Therapy is a collaborative process between client and therapist, which is most effective if there's a good fit. I believe creating a non-judgmental space with openness to feedback is essential to ensure the client's therapy goals can be reached. Sometimes, this might mean I adjust my approach based on feedback from the client, because everyone's therapy preferences are individual and unique.
What clientele do you work with most frequently?
I typically work with adults, often women, seeking help with panic attacks, phobias, anxiety, and worry. I enjoy helping clients with these mental health concerns because they often see results quickly and leave therapy with skills they can use to manage on their own. After a brief time in therapy with me, my clients often feel relief from their anxiety and no longer need a therapist!
Can you tell us more about your specialty in treating panic disorder?
Panic attacks can involve both physical sensations and thoughts about fear and danger. Dealing with panic attacks is often hard work because they can be scary and overwhelming, sometimes seeming to occur out of nowhere. People often come to therapy when the panic attacks feel out of control, but the good news is that even learning more about them can be relieving. I help clients learn to take control of their panic attacks by changing how they think and what they do when a panic attack happens. While I can't guarantee clients will never have another panic attack, we can make sure they have the tools to cope if it happens!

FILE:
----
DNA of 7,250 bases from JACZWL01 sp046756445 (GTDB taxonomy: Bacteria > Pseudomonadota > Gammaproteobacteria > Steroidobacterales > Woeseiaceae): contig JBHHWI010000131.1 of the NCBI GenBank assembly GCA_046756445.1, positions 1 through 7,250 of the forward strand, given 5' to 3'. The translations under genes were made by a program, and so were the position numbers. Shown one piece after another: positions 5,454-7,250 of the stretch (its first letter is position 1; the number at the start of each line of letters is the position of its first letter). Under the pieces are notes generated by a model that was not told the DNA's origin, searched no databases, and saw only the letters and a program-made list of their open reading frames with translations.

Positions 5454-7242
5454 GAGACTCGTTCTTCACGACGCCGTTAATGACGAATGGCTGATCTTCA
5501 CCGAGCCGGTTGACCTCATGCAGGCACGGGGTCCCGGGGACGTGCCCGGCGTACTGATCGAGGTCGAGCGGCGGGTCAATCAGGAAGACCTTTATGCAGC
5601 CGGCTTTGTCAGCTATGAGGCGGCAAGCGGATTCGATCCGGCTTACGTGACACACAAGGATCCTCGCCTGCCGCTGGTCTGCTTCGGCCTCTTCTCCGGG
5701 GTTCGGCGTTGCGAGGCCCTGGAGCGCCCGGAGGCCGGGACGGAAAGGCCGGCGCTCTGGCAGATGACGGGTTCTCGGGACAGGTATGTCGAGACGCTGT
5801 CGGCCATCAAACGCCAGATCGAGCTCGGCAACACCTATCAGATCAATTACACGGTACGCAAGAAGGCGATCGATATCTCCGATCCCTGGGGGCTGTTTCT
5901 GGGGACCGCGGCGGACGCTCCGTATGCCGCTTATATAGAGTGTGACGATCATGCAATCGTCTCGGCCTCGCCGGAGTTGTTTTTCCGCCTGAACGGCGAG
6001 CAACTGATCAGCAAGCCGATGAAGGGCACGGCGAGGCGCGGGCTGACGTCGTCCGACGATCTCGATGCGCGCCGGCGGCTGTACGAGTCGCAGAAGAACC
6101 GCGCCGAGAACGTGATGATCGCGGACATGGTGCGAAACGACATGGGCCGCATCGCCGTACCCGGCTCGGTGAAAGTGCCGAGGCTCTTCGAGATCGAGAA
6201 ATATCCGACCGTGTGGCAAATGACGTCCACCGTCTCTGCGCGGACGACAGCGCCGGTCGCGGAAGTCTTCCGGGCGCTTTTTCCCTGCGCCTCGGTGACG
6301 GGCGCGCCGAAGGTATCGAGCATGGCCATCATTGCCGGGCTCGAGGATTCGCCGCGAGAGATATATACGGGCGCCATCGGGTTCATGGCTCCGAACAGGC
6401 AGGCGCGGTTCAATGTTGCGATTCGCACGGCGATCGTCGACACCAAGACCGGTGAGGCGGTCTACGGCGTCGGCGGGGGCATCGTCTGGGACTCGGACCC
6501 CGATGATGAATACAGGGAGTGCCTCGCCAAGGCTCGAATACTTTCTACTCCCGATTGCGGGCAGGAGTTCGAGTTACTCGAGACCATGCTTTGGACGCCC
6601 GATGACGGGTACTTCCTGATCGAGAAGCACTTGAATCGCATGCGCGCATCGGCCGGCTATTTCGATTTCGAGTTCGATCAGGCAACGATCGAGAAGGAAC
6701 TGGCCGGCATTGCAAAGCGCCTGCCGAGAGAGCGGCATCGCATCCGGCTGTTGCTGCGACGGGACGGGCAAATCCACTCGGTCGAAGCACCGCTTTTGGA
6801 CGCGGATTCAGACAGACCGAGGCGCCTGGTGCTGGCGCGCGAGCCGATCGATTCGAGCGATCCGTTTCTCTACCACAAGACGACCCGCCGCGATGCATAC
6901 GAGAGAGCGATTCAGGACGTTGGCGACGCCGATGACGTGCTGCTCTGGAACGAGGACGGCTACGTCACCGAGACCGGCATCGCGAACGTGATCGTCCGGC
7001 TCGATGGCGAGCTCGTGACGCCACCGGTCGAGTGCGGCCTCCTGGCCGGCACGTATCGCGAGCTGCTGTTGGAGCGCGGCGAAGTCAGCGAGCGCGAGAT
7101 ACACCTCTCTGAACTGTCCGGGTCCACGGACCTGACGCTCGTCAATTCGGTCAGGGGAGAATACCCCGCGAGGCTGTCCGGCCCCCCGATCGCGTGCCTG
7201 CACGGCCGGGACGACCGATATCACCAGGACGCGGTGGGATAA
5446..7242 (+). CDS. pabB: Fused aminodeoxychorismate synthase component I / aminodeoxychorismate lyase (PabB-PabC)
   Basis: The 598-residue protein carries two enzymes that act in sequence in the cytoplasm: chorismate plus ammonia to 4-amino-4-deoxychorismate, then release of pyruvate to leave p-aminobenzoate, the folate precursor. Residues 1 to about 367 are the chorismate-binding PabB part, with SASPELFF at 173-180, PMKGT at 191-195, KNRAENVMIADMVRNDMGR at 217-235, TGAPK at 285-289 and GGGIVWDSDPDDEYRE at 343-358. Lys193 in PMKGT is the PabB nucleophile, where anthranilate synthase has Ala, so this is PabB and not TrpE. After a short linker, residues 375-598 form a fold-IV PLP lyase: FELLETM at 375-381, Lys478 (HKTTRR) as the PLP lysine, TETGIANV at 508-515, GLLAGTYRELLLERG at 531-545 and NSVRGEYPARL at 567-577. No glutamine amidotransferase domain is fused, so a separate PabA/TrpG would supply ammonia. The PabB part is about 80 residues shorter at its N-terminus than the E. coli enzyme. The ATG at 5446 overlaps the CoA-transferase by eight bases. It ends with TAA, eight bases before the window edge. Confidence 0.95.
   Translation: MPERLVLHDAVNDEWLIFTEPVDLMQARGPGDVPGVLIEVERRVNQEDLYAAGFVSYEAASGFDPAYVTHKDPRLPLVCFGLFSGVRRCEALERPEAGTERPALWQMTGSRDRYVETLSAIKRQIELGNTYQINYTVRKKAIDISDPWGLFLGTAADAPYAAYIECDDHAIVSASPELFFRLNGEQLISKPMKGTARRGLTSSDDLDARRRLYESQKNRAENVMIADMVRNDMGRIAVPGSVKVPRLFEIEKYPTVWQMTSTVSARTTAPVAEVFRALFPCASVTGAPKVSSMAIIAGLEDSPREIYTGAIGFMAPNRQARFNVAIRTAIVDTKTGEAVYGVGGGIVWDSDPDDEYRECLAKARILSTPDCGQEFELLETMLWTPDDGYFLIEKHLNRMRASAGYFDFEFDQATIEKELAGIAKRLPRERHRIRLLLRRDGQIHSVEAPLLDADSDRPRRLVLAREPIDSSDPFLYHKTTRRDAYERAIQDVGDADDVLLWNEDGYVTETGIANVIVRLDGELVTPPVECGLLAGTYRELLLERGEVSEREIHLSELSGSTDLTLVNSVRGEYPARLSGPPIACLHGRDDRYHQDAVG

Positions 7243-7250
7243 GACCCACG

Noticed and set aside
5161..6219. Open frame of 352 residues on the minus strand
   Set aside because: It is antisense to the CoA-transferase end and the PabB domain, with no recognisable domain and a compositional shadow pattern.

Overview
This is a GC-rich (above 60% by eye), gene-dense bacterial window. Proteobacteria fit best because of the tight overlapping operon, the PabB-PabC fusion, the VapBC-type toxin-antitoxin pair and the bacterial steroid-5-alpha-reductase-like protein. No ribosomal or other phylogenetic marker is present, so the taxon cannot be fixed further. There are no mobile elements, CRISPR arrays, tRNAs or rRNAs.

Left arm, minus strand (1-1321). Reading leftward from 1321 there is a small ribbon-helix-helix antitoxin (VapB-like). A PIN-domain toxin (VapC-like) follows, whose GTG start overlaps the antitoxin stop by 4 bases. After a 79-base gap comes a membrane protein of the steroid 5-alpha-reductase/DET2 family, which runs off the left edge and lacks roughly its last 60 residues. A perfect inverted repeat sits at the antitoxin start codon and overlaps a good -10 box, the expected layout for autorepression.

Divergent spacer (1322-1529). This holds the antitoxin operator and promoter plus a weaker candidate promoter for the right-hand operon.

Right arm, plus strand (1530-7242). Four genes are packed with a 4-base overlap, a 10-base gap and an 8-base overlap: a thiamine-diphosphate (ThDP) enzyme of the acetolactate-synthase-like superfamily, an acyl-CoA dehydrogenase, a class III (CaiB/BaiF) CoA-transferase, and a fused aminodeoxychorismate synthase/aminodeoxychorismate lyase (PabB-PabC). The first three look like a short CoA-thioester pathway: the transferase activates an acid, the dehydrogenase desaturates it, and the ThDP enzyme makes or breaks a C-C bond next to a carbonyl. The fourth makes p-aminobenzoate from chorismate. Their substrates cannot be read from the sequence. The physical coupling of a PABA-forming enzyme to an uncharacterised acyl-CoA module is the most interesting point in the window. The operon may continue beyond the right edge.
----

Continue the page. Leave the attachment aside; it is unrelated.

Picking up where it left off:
Can you tell us more about your specialty in helping clients overcome specific phobias?
Specific phobias—like the fear of spiders, heights, needles, germs, driving, leaving the house, etc—are much more common than people often think. It's typical with phobias that fear and anxiety magnify and exaggerate the scariness of the feared situation. Clients often feel conflicted about their phobia, feeling extremely terrified on the one hand and logically knowing that the level of terror doesn't match the situation on the other. I help clients gradually face their fears, which teaches the anxious part of their brain to not be so terrified. Through this process, clients are able to overcome their fears and do things that may have seemed unimaginable and terrifying prior to therapy.
Can you tell us about your work with clients struggling with excessive worrying?